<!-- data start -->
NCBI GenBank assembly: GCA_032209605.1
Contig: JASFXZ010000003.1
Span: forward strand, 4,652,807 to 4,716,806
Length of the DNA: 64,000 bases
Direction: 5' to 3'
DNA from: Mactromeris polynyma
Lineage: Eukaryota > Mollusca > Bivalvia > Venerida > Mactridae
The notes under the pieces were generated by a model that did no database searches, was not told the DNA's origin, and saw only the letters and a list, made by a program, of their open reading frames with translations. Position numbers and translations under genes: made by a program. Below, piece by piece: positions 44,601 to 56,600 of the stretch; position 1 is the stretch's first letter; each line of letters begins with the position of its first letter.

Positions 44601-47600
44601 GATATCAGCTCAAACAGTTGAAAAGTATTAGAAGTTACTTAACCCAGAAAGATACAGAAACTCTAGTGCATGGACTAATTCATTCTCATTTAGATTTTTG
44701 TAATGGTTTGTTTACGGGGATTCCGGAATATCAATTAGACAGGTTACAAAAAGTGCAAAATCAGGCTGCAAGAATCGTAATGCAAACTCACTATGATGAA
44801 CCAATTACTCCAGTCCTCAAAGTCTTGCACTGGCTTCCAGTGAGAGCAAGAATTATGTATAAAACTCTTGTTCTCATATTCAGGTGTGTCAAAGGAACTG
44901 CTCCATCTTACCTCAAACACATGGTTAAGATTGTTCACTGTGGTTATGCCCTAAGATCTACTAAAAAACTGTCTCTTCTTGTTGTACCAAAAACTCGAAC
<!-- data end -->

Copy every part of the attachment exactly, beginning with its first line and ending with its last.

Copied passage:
NCBI GenBank assembly: GCA_032209605.1
Contig: JASFXZ010000003.1
Span: forward strand, 4,652,807 to 4,716,806
Length of the DNA: 64,000 bases
Direction: 5' to 3'
DNA from: Mactromeris polynyma
Lineage: Eukaryota > Mollusca > Bivalvia > Venerida > Mactridae
The notes under the pieces were generated by a model that did no database searches, was not told the DNA's origin, and saw only the letters and a list, made by a program, of their open reading frames with translations. Position numbers and translations under genes: made by a program. Below, piece by piece: positions 44,601 to 56,600 of the stretch; position 1 is the stretch's first letter; each line of letters begins with the position of its first letter.

Positions 44601-47600
44601 GATATCAGCTCAAACAGTTGAAAAGTATTAGAAGTTACTTAACCCAGAAAGATACAGAAACTCTAGTGCATGGACTAATTCATTCTCATTTAGATTTTTG
44701 TAATGGTTTGTTTACGGGGATTCCGGAATATCAATTAGACAGGTTACAAAAAGTGCAAAATCAGGCTGCAAGAATCGTAATGCAAACTCACTATGATGAA
44801 CCAATTACTCCAGTCCTCAAAGTCTTGCACTGGCTTCCAGTGAGAGCAAGAATTATGTATAAAACTCTTGTTCTCATATTCAGGTGTGTCAAAGGAACTG
44901 CTCCATCTTACCTCAAACACATGGTTAAGATTGTTCACTGTGGTTATGCCCTAAGATCTACTAAAAAACTGTCTCTTCTTGTTGTACCAAAAACTCGAAC